"My Address Is" is a Utah Public Radio series exploring Utah issues associated with how and where we live. This is part 3 of 6.
When you walk into Steve Hatch’s home your eyes are immediately drawn to the ceiling where a four-foot clear dome collects the light like a magnifying glass. Hatch lives in a small yurt he built in this tiny town near the Idaho border.
His new living space is a drastic shift from what he was used to. Just a few years ago he owned a $350,000 home and earned a comfortable living. But all that changed when he lost his job in the aerospace industry where he had worked for 36 years. On top of that he divorced and the value of his hillside home plunged when the housing bubble popped.
Unemployed and armed with what was left of his retirement, he moved into an apartment in Brigham City and quickly decided he needed to find a cheaper solution.
“I only had $60,000 to spend total on this project so I had to figure out a low cost way," he said. "I explored mobile homes but their cost would run me nearly $100,000 by the time I finished up."
He decided on a yurt — a sort of semi-permanent rounded structure with latticed walls and a domed roof held in place by a compression ring at the center.
“As you see a yurt from the outside and you walk in, I think you’re immediately impressed by how much space there is,” he said. “Living in the round is kind of a unique experience. It kind of changes the way you view a structure. It’s just a nice feeling inside. Most people that come into yurts feel that feeling.”
Hatch says his new 731-square-foot space is plenty big and it’s changed the way he thinks about a home and what goes inside it.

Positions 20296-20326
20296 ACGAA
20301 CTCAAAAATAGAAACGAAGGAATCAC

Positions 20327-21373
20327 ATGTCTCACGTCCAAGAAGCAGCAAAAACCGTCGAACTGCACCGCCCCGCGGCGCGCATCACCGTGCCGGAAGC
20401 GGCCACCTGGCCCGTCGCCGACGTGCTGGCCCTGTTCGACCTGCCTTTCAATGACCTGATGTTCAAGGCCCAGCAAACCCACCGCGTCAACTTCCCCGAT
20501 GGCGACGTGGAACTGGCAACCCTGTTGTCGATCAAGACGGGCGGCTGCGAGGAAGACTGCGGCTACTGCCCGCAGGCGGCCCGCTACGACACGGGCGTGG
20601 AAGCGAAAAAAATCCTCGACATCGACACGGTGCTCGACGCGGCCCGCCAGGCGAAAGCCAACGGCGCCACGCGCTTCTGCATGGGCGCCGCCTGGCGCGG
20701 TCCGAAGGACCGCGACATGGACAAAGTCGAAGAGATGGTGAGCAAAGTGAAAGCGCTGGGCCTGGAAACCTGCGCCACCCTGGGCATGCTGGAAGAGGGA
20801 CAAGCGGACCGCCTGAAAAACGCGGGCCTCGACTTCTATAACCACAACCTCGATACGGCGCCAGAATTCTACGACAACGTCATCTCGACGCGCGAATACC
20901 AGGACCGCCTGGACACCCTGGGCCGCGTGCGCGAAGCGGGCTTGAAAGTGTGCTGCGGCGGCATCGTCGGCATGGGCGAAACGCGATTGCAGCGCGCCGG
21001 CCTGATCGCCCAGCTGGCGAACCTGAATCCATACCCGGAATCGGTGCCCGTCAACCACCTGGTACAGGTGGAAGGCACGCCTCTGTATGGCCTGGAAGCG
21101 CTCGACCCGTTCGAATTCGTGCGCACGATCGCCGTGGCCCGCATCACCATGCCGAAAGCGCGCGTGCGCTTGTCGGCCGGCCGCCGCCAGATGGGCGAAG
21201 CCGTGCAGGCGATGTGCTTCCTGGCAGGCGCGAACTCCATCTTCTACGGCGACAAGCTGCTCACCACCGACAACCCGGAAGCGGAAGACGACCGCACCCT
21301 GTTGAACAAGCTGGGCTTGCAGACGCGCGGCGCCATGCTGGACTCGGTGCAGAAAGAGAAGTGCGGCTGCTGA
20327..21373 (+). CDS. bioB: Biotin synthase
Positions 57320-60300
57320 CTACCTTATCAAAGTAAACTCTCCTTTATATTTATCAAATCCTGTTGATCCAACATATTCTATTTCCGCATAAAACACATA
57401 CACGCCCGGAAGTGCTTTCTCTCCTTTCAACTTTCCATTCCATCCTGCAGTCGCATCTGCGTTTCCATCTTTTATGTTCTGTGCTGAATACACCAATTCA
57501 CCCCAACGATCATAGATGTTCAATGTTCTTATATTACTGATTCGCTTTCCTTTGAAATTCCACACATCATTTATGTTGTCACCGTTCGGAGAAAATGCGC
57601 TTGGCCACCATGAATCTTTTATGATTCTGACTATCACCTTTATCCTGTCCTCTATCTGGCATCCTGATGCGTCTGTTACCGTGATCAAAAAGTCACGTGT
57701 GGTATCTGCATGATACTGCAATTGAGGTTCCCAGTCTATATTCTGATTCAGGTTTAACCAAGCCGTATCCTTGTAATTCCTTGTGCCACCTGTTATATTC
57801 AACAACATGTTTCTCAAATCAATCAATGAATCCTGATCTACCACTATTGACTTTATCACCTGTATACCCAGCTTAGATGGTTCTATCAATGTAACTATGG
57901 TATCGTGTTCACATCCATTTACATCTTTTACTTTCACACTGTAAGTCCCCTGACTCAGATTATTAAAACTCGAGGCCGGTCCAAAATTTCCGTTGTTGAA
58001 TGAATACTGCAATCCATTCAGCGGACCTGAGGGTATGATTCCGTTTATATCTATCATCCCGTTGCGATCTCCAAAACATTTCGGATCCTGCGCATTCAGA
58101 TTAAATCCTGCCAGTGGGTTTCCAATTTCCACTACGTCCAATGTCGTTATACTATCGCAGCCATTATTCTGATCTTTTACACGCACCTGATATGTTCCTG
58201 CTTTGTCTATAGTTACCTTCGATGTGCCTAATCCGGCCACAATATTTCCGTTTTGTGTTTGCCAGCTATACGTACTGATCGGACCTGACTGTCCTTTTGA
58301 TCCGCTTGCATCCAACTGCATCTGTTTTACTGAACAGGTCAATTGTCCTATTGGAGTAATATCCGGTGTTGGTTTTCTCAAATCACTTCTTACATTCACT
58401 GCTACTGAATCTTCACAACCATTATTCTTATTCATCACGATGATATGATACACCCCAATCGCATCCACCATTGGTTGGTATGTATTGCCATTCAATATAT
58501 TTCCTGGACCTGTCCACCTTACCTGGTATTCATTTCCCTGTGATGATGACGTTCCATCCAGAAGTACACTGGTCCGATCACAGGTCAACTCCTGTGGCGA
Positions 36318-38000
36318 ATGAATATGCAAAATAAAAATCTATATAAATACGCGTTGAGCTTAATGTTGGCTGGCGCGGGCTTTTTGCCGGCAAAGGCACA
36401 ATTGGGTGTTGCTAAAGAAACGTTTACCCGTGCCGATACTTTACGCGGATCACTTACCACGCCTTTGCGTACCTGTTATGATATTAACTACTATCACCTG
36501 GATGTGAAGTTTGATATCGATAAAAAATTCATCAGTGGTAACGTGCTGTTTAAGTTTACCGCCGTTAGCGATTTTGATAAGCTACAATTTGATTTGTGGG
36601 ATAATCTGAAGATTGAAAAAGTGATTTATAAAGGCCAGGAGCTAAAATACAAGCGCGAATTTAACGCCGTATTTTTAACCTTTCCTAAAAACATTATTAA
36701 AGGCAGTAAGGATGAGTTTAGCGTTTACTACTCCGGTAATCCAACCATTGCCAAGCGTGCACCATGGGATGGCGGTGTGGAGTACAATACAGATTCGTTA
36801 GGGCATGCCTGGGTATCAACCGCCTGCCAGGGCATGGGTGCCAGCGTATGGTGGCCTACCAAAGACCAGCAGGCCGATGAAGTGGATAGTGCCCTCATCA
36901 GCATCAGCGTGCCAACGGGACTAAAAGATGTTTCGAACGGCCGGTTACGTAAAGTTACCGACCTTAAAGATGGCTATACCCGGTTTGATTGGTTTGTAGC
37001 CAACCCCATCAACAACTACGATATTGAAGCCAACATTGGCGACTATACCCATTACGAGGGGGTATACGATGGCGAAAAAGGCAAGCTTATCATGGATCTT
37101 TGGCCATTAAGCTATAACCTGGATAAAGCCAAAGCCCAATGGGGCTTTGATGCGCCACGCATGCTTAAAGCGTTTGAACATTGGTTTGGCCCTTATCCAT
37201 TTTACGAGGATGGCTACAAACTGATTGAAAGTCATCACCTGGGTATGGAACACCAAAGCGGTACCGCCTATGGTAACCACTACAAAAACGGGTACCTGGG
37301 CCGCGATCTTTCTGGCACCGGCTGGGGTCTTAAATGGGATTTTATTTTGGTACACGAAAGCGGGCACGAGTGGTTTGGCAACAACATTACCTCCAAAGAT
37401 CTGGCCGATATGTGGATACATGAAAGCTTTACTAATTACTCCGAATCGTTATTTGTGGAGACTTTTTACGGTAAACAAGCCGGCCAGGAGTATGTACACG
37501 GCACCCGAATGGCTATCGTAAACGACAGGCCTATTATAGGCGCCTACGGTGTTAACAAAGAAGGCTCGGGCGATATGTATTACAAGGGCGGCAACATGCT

“I’ve realized that we need much less to get by on than what we’re using,” he said. “And when you simplify you realize there’s things you don’t need anymore.”
Hatch had spent his career building things. He worked in the machine shops that supported the space shuttle program so he was used to crafting things with his hands. Building a yurt seemed like a simple enough task but there were hurdles.
“When I first started to build the yurt I had lots of questions and didn’t know where I was going to go," he added. "I asked people and I couldn’t get answers so I had to solve them on my own.”
The experience even prompted him to share what he learned along the way in a book about typical yurt construction.
“The book is kind of a narrative about how I went about solving these problems with the idea of helping other people,” he said.
We step outside and Hatch shows me some of the features of his home. If he wants to change something — say move a window when the light changes — it’s easy to do.
After a lot of planning and preparation, the yurt went up in just three days. His one-acre lot is big enough for him and his horse and comes with mountain views on all sides.
"It’s close enough to Idaho to breathe the Idaho air," he quipped.
Yurts have thin walls but are surprisingly energy efficient. Cold air stays out but sunlight and the sounds from outside come in.
“It’s pleasant to live here and the thinner walls allow you to hear nature,” he explained. “In the night you can look up through the dome and see the stars. You feel close to nature living in this yurt.”
Hatch says his new arrangement is working perfectly and if something changes down the road, he can pick up and move if he needs to.
“Who knows what the future will bring,” he said. “But it is easy to move. It went up in three days, and I bet I can take it down in three days.”